University of Limerick researchers have invented an innovative polymer that can collect hazardous substances from the air.
According to the researchers, the material is capable of absorbing trace levels of benzene, a harmful contaminant, from the air while using less energy than existing materials.
The researchers believe that the sponge-like porous material might revolutionize the hunt for clean air and have a big influence on the fight against climate change.
The new material was created by Professor Michael Zaworotko, Bernal Chair of Crystal Engineering and Science Foundation of Ireland Research Professor at the University of Limerick’s Bernal Institute, and colleagues, with findings published in the acclaimed journal Nature Materials.
VOCs, or Volatile Organic Compounds, which include benzene, are a class of hazardous chemicals that have serious environmental and health consequences. Conceiving solutions to remove benzene from the air at trace amounts while also having a low energy footprint has been difficult until now.
A family of porous materials - like sponge - have been developed to capture benzene vapor from polluted air and produce a clean air stream for a long working time. These materials could be regenerated easily under mild heating, making them candidates for air purification and environmental remediation.
Prof Michael Zaworotko, Bernal Chair of Crystal Engineering, University of Limerick
Prof. Zaworotko explained, “Our materials can do much better in both sensitivity and working time than traditional materials.”
Professor Zaworotko and Dr. Xiang-Jing Kong of UL’s Department of Chemical Sciences created the new porous material, which has a great affinity for benzene that it catches the hazardous chemical even when it is present in concentrations as low as 1 part per 100,000.
According to the researchers, this substance resembles Swiss cheese as it is full of holes, which attract benzene molecules.
The energy footprint of capture and release is substantially smaller than earlier generations of materials because the capture method relies on physical rather than chemical bonding.
“Breaking up gas mixtures is hard to do. This is especially true for the minor components that comprise air, which include carbon dioxide and water. The properties of our new material show that breaking up is no longer hard to do for benzene,” added Prof. Zaworotko.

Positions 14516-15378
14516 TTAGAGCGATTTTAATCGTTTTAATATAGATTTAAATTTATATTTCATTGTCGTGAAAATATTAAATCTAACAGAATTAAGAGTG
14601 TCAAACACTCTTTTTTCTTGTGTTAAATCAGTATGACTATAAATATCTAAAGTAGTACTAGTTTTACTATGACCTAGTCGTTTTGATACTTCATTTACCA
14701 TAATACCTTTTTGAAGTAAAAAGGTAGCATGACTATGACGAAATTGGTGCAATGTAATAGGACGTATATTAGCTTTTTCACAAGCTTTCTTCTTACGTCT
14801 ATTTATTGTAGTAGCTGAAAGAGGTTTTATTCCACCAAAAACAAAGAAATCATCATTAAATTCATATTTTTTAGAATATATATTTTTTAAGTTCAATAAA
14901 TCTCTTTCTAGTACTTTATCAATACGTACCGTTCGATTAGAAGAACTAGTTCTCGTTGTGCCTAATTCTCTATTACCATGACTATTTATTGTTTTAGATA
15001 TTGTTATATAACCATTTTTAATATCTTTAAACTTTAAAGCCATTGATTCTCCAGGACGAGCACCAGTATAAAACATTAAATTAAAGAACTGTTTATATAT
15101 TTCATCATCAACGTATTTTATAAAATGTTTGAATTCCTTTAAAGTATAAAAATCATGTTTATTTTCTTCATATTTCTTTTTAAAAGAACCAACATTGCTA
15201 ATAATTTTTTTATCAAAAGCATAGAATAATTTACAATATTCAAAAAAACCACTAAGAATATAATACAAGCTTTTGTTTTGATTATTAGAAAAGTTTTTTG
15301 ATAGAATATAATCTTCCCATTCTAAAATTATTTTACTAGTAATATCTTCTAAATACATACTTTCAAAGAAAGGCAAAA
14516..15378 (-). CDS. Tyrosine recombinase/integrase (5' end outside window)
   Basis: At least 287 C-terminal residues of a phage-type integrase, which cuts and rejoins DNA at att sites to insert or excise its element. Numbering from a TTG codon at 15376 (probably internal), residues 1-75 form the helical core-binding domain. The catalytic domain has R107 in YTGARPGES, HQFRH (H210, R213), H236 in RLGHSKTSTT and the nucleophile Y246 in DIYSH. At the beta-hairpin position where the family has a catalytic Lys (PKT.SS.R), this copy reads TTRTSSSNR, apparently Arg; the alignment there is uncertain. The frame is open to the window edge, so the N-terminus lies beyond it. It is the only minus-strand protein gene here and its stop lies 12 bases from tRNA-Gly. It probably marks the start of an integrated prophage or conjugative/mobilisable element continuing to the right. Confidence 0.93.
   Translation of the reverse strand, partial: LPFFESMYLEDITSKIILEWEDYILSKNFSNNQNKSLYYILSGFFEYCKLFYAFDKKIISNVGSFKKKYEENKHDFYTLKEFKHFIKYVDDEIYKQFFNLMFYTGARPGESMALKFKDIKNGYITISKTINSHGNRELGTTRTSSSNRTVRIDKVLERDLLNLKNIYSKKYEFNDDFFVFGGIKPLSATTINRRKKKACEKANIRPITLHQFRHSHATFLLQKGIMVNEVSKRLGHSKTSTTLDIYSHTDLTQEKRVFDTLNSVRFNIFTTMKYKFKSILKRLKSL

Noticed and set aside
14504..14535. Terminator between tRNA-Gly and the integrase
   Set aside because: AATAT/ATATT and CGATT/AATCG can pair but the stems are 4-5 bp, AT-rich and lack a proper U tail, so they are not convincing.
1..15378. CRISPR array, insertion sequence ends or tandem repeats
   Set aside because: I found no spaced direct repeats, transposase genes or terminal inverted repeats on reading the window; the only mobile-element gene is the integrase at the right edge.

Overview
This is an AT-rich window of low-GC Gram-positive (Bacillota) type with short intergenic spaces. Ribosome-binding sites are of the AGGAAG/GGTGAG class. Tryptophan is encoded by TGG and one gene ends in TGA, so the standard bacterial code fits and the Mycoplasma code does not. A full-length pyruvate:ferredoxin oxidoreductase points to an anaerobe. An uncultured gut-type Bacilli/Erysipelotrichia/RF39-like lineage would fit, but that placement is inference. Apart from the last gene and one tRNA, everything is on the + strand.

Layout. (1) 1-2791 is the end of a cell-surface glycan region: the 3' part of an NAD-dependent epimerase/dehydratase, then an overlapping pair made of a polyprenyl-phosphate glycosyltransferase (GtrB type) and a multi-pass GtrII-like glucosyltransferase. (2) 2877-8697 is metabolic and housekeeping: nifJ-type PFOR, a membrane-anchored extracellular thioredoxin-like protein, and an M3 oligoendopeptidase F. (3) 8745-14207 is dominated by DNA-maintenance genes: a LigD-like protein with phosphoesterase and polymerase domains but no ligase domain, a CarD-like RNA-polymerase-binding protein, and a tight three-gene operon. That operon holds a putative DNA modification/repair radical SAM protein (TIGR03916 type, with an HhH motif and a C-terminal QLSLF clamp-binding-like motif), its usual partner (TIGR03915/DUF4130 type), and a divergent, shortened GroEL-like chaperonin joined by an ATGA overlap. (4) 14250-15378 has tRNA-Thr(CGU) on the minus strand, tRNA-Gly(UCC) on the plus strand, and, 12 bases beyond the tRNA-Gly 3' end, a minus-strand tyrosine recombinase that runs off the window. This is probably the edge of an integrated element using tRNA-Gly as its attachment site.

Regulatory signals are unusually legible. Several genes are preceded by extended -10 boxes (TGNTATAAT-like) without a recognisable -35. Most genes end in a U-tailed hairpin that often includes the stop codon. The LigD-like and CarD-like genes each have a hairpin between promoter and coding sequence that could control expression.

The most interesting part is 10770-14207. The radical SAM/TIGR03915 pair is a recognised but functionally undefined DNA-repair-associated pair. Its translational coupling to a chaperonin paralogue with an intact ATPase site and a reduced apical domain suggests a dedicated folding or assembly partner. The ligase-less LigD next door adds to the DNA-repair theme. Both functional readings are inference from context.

Professor Zaworotko’s lab previously developed cutting-edge materials for carbon capture and water harvesting. The water harvesting material is already being utilized in dehumidification systems because of its favorable capabilities for gathering and releasing water from the atmosphere.
Based on smart design, our materials do well in addressing challenges of both technical and social relevance, such as trace benzene removal from air. This is hard for conventional materials, and thus highlights the charm of porous materials.
Dr. Xiang-Jing Kong, Department of Chemical Sciences, University of Limerick
The findings imply that a new generation of tailored porous materials, such as those developed at UL, might enable a more universal approach to harmful chemical collection from the air.
“Aromatic isomers are difficult to separate in their mixtures with traditional methods, which are always energy-intensive. This research opened up possibilities to design porous materials for efficient separation of these chemicals with low energy input as well as removal of other trace pollutants from air,” explained Dr. Xiang-Jing Kong
The European Research Council and Science Foundation Ireland supported the research.
He, T., et al. (2022) Trace removal of benzene vapour using double-walled metal–dipyrazolate frameworks. Nat. Mater doi:10.1038/s41563-022-01237-x.